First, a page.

In the past few decades, (organizational or people) change management has been a hot topic and become a corporate buzzword. Everyone seems to know they need it, yet despite the buzz, organizations continue to struggle to manage change.
Here are a few facts about change:
Change is happening all the time.
The impact of a change is different depending on what the change is, when it is happening, how it is being received, and whether it is imposed or solicited.
Change occurs at the individual level, one person at a time – it’s these individuals who become the catalyst for an organization to change.
The terminology, tactics, tools used, and methods employed, need to adapt.
What do you think of when you hear the word manage or management?
At best, it implies that something will be controlled and put into a nice, structured box or checklist. But at worst, it suggests that it is outside of one’s control or within someone else’s sphere of influence, which can breed fear, mistrust, and apathy.
A definition search on the term manage, reveals the following:
To deal with something
The process of controlling things or people
To handle, direct, govern, or control
But all changes regardless of the reason for the change, impact people. However, people should not be managed, handled, or controlled. People should be inspired, feel connected, and be enabled.
“To manage is to control - to enable is to provide the opportunity to make meaningful change possible.”
Greg Roth, Managing Partner
The Evolution of Change Management to Change Enablement
The idea that change management needs to change is not new – I first started reading about it back in 2014 or 15, and it continues to be a topic of conversation in publications such as Forbes and HBR about how change management is dead. I have even written a couple of blogs on the topic. While change management isn’t actually dead (there is a lot of good work being done in this important field of work), it does need to be shaken up and rejuvenated. We should continue to use what works but discard the antiquated processes and tactics and supplement our toolkit with something more practical, more empowering, and more sustainable.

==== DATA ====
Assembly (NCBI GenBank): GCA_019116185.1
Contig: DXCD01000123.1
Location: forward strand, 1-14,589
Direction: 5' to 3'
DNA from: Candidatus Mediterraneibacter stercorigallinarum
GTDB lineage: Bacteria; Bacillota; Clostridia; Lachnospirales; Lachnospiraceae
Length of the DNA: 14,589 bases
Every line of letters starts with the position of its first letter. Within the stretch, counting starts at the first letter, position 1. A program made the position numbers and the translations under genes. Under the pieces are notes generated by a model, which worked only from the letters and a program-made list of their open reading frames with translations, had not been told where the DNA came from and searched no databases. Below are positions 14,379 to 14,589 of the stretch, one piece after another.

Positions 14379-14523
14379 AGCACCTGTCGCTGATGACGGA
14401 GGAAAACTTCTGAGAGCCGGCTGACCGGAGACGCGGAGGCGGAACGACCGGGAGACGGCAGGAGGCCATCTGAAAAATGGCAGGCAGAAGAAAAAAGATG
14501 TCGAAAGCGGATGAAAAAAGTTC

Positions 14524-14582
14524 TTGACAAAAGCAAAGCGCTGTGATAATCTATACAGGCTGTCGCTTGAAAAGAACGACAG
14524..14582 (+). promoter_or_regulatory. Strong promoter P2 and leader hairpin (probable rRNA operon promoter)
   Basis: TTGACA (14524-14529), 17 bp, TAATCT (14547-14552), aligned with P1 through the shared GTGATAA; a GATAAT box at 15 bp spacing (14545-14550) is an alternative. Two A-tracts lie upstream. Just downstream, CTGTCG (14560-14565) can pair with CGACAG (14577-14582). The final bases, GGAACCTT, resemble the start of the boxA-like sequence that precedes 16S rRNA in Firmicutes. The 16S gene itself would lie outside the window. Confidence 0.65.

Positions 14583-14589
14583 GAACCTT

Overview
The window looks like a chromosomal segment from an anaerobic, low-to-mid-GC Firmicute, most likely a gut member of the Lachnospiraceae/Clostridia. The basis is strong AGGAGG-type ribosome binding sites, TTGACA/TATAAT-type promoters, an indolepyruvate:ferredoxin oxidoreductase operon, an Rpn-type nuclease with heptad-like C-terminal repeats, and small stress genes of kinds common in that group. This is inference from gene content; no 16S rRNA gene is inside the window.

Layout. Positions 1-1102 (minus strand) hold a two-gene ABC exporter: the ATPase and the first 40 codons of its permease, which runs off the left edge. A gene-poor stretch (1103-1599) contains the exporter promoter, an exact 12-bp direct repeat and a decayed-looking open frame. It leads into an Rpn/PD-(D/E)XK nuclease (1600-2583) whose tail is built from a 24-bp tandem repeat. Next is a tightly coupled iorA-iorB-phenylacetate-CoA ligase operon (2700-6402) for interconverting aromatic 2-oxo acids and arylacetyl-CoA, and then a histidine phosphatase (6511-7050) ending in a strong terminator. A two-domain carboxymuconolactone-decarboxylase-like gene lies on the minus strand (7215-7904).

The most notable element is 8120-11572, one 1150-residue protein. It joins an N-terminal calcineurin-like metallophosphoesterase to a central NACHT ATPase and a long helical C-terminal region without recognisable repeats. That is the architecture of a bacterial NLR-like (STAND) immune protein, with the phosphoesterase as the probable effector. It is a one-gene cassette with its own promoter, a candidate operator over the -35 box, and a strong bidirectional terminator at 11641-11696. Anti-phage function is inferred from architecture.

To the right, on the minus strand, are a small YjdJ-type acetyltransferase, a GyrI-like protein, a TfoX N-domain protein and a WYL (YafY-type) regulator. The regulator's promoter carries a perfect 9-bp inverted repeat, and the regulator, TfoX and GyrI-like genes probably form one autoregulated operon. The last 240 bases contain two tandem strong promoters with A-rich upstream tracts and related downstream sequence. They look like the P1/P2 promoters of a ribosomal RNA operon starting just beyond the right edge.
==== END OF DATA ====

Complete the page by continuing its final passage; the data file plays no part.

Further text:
This starts with how we talk about and support change. In a world where there is literally something changing in our lives every day, we can no longer try to manage it as if it is a “thing”. I am not sure it is even something that can be led. Change is fluid, relentless, and often overwhelmingly hard. It is also personal, even when it’s a work-related change. Every single person who is impacted by a change decides to change or not to change. Welcome Change Enablement. The word enable, by definition, gives someone the ability, authority and/or means to do something. Basically, change enablement gives individuals the power to own the change and be accountable for their own change journey and adoption. So, when we talk about change, we should want it to be perceived as an opportunity instead of an imposition.
“Change Enablement makes it possible for something to happen or exist by fostering the necessary conditions.”
Krista Schaber-Chan, Managing Partner
Ensuring People Have the Right Skills to Champion Change
Change Enablement is about the person going through a change. Think of the middle people managers, front-line workers, and individual contributors who are often told a change is coming but are rarely involved in the discussions, the planning, or are not asked for their thoughts on the impacts. Decisions are made about them and for them. They are told when to change but not actually encouraged or empowered to navigate the change, so they tune it out, try to derail it or resist it. Where traditional change management drives change down from the top, keeping things on task, and overseen by some broader plan, Change Enablement strives to ensure people have the right skills and perspectives to assess the change coming at them, and respond with leadership, rather than resistance and avoidance.
Whether the change is being driven by a leader in an organization, supported by a change management professional or experienced by individuals, change enablement is a requirement in the updated change management toolkit.
Traditional change management will continue to have a place but maybe it’s time it stepped down. Rather than focusing on the old “top-down” messaging and directives like change management does, Change Enablement levels the playing field. Many formal leaders in the organization are either not equipped to inspire when a change is happening or are already burdened with a heavy load and cannot support the change the way it deserves. Let’s reimagine change; how we think about it, how we talk about it, and how we flourish through it, by putting on our Change Enablement lens.